Another type of workplace sexual harassment is a hostile work environment, which involves a severe or pervasive pattern of inappropriate behavior that makes working difficult or uncomfortable. One-off comments or incidents—unless they are especially egregious—are typically not enough to establish hostile work environments.

The federal Equal Employment Opportunity Commission governs the nationwide rules against workplace sexual harassment, so these rules apply in all states. The EEOC only covers employers with 15 or more employees. However, certain states may have laws regarding sexual harassment in smaller workplaces.

Last Date Modified
March 17, 2024
Content Reviewed By:

Kathryn Kosmides
Managing Director | Helping Survivors

Steps to Take if You are Sexually Harassed at Work

1. Tell the Harasser to Stop

If you feel safe doing so, telling your harasser that their behavior is inappropriate and makes you uncomfortable may be a successful approach to stopping the harassment. This can be done verbally or in writing via email, text messages, or letters. If you decide to have this conversation verbally, consider bringing along a witness who can attest to what is discussed. Keep records of all communications since you may need them as proof later on.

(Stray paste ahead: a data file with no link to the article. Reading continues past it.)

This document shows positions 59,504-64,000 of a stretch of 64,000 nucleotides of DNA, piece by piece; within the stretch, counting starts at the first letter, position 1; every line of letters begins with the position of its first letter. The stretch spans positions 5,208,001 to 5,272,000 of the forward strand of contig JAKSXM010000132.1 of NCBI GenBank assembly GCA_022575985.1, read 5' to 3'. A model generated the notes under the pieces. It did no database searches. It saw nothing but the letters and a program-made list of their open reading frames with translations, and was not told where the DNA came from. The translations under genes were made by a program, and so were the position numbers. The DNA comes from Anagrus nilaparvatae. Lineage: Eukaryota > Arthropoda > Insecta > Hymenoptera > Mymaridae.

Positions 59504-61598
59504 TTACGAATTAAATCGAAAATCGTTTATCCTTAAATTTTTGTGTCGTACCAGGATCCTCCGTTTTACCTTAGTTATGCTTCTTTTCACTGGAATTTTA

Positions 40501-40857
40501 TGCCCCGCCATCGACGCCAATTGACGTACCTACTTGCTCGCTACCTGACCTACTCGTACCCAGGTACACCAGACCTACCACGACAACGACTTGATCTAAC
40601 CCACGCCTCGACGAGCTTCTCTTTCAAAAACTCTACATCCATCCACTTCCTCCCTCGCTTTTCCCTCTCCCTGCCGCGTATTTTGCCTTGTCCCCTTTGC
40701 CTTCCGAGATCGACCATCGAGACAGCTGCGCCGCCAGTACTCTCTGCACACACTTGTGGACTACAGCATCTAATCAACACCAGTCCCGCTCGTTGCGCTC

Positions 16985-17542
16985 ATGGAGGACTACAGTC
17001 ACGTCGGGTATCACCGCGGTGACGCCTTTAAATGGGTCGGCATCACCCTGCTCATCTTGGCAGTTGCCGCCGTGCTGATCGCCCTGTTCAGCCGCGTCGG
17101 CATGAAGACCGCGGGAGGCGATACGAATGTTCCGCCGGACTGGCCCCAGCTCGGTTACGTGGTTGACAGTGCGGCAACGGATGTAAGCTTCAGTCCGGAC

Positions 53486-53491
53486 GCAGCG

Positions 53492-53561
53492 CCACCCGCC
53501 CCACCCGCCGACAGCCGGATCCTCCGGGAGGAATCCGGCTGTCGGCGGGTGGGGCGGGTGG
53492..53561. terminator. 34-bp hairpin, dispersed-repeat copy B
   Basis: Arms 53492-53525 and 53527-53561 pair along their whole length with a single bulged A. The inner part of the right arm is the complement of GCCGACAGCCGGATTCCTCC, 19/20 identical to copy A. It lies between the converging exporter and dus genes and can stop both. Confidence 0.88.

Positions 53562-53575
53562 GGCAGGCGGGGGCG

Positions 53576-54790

2. Report Harassment to Management

Reporting the harassment internally allows the employer to take action to rectify the situation directly. An employer cannot be held liable for the harassment unless they know it has occurred, so alerting management first will help you retain as many options as possible.

Follow the recommendations of your employee handbook regarding reporting harassment. You most likely must report the harassment to a manager, human resources officer, or another individual with supervisory or decision-making authority. Make the report in writing to retain a record of the communication since you may need it later as proof.

3. Cooperate in Your Employer's Investigation

Once your employer has been made aware of the harassment, they may investigate the incident. Employers must establish policies and procedures to investigate and stop harassment as soon as possible. Providing documentation and your account of the harassment will help the investigation to move forward efficiently. If your employer’s response to the report of harassment results in negative consequences for your career, such as a transfer to a different location or an undesired reassignment, this is an illegal employment action. Your employer’s response should not result in any adverse employment consequences for you.

4. Contact the Proper Authorities​